7th November 2019

UoM scientists lead the way towards revolutionising radiotherapy research

The Manchester centre of the Cancer Research UK charity are being awarded with £16.5 million over the next five years to explore the advances in radiotherapy technologies and techniques aiming towards improving cancer survival rate
UoM scientists lead the way towards revolutionising radiotherapy research
Photo: YuddiW @ Wikimedia Commons

Manchester scientists and clinicians have been rewarded a significantly large cash grant by Cancer Research UK to explore new radiotherapy techniques and technology with the aim of increasing the survival rate of cancer.

Cancer Research UK is investing a total of £56 million in Cancer Research UK RadNet making it the largest ever investment, contributed by the charity towards radiotherapy research.

From this total sum, an amount of £16.5 million is being awarded to the experts from the charity’s Manchester centre over the next five years, with the aim to develop new and innovating state of the art radiotherapy treatments, which will be accessed by The Christie NHS Foundation Trust.

The Manchester centre is an important infrastructure for radiotherapy research and technologies. In the past, it has been awarded a Radiation Research Unit status with funding for both research groups, and more importantly, it has been chosen as one of the seven centres of excellence in the UK that will accelerate advances in radiotherapy research.

This recent funding will support the researchers at the University of Manchester collaborating with The Christie to utilise high-tech radiotherapy treatments such as proton beam therapy or MR-Linac machines, a combination of an MRI scanner with radiotherapy machine that results in a more accurate treatment. It will also include FLASH radiotherapy which delivers ultrahigh radiation doses in fractions of a second.

The use of radiotherapy is widely popular these days. Annually, over 130,000 patients are treated with radiotherapy on the NHS. Among the major foundations supporting radiotherapy treatments and research in the UK are Cancer Research UK and The Christie. Collectively they have sponsored some of the earliest research into the treatment of cancer with radiation, as well as initialising the use of radiotherapy in the 1920s.
Simply, this treatment kills the cancerous cells by blasting them with x-ray radiation, which irreversibly mutates their DNA.

The lead researcher for the Cancer Research UK Manchester Centre, Professor Rob Bristow, who alongside works as the director and Chief Academic Officer at The Christie, commented on this achievement: “We are very proud that Manchester has been awarded this grant to bring the next generation of radiotherapy treatments to patients sooner.

“The funding will support us to develop new radiotherapy technologies to help more people survive cancer, with fewer side effects and a better quality of life after treatment.

“Our work will look at how the latest technologies can work in tandem with other therapies, including immunotherapy. In addition, by identifying the biological indicators of cancer success or failure, we hope to increase personalised treatment to patients. In Manchester, many of our patients have pre-existing medical conditions and our unique program of research will help us to decide on the most suitable treatment for them.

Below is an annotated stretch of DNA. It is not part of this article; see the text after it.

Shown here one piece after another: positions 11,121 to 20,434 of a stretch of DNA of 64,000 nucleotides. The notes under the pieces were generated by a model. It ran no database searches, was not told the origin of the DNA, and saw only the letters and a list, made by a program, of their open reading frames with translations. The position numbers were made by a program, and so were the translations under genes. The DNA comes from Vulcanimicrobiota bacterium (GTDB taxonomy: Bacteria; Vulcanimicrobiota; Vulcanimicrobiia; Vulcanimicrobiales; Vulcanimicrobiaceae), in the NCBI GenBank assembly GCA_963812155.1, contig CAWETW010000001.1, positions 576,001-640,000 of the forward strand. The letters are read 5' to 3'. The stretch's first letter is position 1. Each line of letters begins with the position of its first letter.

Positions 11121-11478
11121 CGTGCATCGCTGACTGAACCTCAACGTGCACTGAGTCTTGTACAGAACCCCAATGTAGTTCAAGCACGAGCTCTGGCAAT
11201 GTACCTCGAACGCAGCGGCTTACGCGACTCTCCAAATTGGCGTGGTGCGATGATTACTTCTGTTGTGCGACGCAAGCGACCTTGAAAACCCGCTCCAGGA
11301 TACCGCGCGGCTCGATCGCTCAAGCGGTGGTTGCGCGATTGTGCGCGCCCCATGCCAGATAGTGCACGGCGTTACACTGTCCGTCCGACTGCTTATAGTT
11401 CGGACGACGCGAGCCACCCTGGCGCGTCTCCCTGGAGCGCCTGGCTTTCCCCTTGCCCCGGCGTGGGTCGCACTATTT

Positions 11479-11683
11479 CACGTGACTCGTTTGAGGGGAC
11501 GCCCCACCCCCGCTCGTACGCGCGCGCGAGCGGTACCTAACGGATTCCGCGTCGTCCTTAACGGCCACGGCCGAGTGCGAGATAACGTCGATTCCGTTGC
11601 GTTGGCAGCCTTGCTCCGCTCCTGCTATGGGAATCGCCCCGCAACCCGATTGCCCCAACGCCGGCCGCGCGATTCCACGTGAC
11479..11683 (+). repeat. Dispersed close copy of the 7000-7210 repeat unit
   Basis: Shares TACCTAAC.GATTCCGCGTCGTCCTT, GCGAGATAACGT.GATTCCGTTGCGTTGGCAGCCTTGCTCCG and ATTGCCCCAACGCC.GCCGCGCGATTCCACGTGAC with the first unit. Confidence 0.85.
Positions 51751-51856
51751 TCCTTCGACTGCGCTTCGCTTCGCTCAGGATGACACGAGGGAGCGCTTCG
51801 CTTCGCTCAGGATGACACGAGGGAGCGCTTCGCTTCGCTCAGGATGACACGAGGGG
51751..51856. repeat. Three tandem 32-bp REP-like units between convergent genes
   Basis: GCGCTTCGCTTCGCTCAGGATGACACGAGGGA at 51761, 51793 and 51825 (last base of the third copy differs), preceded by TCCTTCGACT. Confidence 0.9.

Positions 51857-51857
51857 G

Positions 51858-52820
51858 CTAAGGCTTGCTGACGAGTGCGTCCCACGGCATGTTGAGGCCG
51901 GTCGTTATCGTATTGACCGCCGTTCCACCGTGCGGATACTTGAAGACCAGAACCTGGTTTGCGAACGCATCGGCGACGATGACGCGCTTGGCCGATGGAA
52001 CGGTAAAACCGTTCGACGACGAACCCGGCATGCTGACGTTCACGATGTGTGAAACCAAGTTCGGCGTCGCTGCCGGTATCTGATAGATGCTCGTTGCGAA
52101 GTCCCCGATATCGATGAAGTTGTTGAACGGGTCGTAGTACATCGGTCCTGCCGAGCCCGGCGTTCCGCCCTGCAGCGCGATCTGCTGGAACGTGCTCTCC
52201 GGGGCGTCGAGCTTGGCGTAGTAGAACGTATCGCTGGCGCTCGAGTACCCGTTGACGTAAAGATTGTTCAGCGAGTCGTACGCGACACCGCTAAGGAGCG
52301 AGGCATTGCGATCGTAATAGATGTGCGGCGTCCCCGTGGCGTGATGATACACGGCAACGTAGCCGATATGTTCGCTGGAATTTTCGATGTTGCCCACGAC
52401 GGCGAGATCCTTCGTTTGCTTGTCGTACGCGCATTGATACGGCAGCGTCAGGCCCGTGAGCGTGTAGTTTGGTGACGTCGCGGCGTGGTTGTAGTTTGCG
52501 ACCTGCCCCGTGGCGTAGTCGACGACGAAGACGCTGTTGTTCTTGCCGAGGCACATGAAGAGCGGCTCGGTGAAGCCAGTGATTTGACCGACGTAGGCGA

“We will also be delving further into the underlying biology of the tumour to find ways of preventing tumours from spreading and how to reduce the side-effects of treatment. All of this is only possible with the infrastructure and expertise we have on hand here in Manchester.”

Highlighting the significance of the radiotherapy research, Michael and Ruth Brierley, from Blackpool, Lancashire had a story to tell.

In December 2017, the couple booked an appointment with a doctor after noticing their daughter’s left eye has turned completely inward. Just days later, at the age of four, their now six-year-old daughter, Skye, was diagnosed with an inoperable, fist-sized tumour behind her nose and eye.

The family spent nine weeks in the U.S. with Skye undertaking around 31 rounds of treatments using proton beam therapy. Now, after about two years, thanks to the treatment and the new care provided for by Manchester healthcare centres, Skye’s cancer is now stable. Although she has regular check-ups in Manchester for monitoring her health, she has returned to school and is enjoying life again.

Skye’s Dad, Micheal said:“Without the scientific research that developed proton beam therapy, things could have turned out very differently.”

Highlighting the significance of the new grant, Anna Taylor, Cancer Research UK media spokesperson, commented: “This award is fantastic recognition of the world-leading radiotherapy research taking place in the North West, which will help shape a better future for people with cancer through new technologies and treatments.

“People in the region have every right to feel proud of the ground-breaking research being carried out on their doorstep and of their fundraising efforts, which are helping to beat the disease.”

She continued: “Every hour, around five people are diagnosed with cancer in North West. That’s why we’re working every day to find new ways to prevent, diagnose and treat the disease. But we can’t do it alone.”

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